It's expensive, too. A lot of that is Australia Tax — not an additional cost tacked on for us just for the privilege of being Australian, but just the cost of shipping the scooter and its batteries across the oceans to our fair shores. That's unavoidable, but it's an extra financial obstacle for Aussies to overcome when it comes to actually getting hold of an URB-E. I hope URB-E can drive that cost of shipping down in the future, especially if it becomes popular enough to send across in bulk. There is a cheaper $US1499 variant, but I wouldn't want something with less power than the $US1699 Black Label model that I tested out.
Should You Buy It?
If you live in a sub-35-kilometre journey from your home to your office, then the URB-E will get you there, day in and day out. It charges fast enough that you can (almost) deplete it on your morning commute in, and then (almost) deplete it again on your way home. It's the kind of electric vehicle that makes so much sense for city living, moreso than a full-size bicycle or even a folding bike. It has almost all of the size and weight advantages of a step-through scooter, but with the addition of some seriously zippy battery-powered electrics as well. It's quick enough that you won't hold up traffic — until you top out at 25km/h, at least.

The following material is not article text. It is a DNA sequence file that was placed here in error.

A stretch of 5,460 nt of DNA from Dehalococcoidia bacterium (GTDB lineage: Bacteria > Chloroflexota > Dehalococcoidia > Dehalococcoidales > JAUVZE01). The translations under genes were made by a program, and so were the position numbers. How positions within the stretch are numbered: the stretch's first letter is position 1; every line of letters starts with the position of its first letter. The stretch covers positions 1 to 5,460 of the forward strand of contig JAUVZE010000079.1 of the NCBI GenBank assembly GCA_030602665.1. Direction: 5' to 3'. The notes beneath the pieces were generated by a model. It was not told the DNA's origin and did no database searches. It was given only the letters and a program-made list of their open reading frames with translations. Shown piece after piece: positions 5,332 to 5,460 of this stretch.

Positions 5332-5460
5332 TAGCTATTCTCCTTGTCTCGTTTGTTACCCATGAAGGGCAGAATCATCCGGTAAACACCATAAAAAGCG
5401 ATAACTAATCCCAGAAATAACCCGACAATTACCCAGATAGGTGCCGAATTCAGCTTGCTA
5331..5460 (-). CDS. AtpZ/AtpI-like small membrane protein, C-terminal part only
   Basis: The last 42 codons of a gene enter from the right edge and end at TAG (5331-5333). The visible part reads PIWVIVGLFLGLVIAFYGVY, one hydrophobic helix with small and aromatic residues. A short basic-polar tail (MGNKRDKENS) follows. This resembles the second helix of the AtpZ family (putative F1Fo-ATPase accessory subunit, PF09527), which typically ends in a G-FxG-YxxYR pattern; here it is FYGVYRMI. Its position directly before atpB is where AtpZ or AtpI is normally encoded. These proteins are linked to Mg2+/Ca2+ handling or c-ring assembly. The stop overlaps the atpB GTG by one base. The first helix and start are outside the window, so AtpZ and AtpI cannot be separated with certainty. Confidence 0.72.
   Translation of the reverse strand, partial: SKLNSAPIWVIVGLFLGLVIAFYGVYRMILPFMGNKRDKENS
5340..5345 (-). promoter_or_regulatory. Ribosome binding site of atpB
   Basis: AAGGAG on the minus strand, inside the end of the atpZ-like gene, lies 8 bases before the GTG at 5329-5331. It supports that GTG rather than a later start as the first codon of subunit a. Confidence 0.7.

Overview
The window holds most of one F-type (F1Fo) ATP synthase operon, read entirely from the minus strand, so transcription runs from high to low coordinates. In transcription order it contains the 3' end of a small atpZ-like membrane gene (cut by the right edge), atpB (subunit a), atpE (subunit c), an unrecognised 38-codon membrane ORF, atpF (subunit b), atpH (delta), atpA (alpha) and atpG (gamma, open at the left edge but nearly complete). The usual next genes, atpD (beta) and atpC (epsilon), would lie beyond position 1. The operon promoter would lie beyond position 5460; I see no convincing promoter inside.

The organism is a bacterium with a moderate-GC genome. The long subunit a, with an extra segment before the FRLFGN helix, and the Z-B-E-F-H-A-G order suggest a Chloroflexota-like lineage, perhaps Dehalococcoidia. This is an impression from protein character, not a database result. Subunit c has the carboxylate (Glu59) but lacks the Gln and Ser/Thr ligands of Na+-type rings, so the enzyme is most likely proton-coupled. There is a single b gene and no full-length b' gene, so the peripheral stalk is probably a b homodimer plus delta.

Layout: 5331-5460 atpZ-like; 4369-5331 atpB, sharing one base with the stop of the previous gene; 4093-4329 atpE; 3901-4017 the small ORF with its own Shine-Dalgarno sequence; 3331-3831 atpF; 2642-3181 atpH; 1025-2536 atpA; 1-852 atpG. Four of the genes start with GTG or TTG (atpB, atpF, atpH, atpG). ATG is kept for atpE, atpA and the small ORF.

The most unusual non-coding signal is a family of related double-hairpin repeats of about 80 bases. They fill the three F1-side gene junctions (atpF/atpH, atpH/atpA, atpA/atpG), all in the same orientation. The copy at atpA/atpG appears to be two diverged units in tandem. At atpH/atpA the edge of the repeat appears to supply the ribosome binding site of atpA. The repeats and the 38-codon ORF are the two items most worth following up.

I still haven't decided whether the URB-E looks dorky or cool. I think when I had it and was riding around New York, I felt dorky when sitting at traffic lights and stop signs with cars and proper bikes around me — but considered in abstract the URB-E is a really smart piece of design. It's light enough to carry around, powerful enough to actually use as a mode of powered transport. If you don't really care what other people think of you, then go ahead — the URB-E's function far outweighs its form. If you do, then just get yourself a fancy bike helmet and call the whole thing a fashion statement.
At the URB-E's landed price in Oz, it comes down to a pretty direct comparison between this lightweight foldable electric scooter and a full-sized electric bike. Does your commute have a lot of hills and bumps and rough bits? You'll probably want a proper bike. Can you use bike lanes and paved pathways? Then the URB-E makes a lot more sense. Do you have bike parking at work? Then you can use a bike? If you don't, then the URB-E will happily tuck away underneath your office desk, charging for the next time you need it. On the balance of these questions, I know I want an URB-E for my daily trip between home and office.